CTstreets Map is an interactive web tool that seeks to highlight how walkable are the streets of Amsterdam. It uses granular population, location, and pedestrian network data from open sources to estimate how walkable each street is. It has been designed through a participatory approach involving urban experts who live and work in Amsterdam. It estimates the degree of walkability for the 5 and 15-minute walking areas from each housing block in Amsterdam, revealing neighborhoods that encourage walking and exposing disparities in walkability.

CTwalk Map

Interactive Web Map
Mapping Pedestrian (co)Accessibility

CTwalk Map is an interactive web tool that seeks to highlight the social cohesion potential of neighbourhoods while unmasking local access. Utilizing population, location, and pedestrian network data from open sources, it estimates the number of individuals from different age groups who can reach city destinations within a 5 or 15-minute walk, highlighting opportunities for social cohesion and access inequities.

Transparency is a key feature of CTwalk Map. It openly acknowledges limitations in the available data, encouraging further data collection and refinement. Users navigate the map through a user-friendly interface and explore different destinations. They are encouraged to identify anomalies in the map and scrutinize the completeness of the used data sources.

Furthermore, it serves an educational purpose by enhancing public understanding of the relationship between AI, urban design, accessibility, and social cohesion. It simplifies complex concepts and provides in-depth insights into how street networks shape accessibility, empowering citizens to actively participate in urban planning discussions.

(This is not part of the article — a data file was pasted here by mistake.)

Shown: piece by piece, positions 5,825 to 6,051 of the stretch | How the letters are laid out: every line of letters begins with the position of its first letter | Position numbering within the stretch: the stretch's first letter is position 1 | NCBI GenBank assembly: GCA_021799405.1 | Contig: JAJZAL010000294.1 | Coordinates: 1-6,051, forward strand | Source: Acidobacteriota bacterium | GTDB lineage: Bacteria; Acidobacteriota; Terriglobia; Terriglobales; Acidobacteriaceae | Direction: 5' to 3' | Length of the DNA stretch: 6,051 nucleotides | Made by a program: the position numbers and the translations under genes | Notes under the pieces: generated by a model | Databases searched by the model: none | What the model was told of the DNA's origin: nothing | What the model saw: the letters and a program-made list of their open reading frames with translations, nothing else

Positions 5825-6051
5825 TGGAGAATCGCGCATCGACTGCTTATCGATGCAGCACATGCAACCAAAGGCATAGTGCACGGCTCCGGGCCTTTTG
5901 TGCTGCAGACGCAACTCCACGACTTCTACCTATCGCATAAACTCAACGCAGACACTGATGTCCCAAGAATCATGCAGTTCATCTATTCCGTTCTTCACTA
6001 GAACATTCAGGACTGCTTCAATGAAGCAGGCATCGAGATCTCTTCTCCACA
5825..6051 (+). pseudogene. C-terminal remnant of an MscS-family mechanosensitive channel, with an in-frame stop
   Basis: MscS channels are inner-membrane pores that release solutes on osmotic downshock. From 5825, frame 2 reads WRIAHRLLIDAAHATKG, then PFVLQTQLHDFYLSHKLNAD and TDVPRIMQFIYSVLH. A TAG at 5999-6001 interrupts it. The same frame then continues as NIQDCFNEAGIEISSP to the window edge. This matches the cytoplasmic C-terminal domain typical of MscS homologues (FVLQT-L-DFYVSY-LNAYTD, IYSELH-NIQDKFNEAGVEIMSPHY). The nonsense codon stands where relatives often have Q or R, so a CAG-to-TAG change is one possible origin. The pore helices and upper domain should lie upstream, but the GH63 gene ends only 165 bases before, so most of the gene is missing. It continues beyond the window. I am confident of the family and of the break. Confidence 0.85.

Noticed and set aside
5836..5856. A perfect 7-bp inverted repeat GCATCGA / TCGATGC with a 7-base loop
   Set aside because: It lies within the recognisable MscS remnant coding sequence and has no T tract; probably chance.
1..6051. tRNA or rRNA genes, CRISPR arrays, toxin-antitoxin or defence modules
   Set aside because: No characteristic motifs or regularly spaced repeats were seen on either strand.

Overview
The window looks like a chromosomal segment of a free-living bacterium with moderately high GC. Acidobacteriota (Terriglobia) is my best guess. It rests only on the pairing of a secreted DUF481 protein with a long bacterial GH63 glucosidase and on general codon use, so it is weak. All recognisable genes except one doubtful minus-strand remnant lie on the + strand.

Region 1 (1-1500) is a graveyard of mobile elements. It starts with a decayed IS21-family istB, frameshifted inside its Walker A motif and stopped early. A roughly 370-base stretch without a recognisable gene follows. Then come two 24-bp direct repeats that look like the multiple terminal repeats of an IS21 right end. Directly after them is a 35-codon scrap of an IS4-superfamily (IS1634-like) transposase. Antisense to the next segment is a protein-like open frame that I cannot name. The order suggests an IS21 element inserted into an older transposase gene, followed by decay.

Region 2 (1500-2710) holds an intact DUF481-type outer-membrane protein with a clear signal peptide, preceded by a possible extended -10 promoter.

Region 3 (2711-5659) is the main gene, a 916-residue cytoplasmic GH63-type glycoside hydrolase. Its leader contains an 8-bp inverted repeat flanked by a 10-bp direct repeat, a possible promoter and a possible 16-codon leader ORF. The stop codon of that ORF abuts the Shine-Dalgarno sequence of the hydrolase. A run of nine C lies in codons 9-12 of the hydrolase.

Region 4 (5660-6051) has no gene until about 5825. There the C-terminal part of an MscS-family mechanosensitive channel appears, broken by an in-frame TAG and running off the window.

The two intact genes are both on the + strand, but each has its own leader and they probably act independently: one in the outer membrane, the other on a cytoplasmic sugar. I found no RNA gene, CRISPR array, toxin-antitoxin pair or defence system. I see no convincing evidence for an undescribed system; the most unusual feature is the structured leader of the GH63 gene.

Python Library
Focus: Accessibility &
Street Centrality Measures

A Python library for calculating various street network centrality and accessibility metrics, as well as the size and layout of surrounding pedestrian and bicucly infrastructure.


Python Library
Measuring pedestrian (co)accessibility

A Python library for calculating prospective social encounters between persons from different demographic groups


Python and Javascript toolkit
Capturing perceived qualities along city streets

A Python and Javascript toolkit for calculating perceived safety and attractiveness of city streets through crowd parcipation.

Social Distancing Dashboard

Interactive Web Map
How could our cities facilitate social distancing?

The Social Distancing Dashboard offers interactive city maps that show at street and neighborhood level whether people moving through public space can keep to the distance rules. It provides an overview of various aspects – such as the width of footpaths and the location of bus stops – that influence the extent to which we can actually comply with the distance rules. In this way, it can contribute to raising awareness of the limitations that the design of public space entails and to decision-making about COVID-19-related interventions in the city.

Equal Life

Horizon 2020 Project
Studying the exposome for a healthier future for all children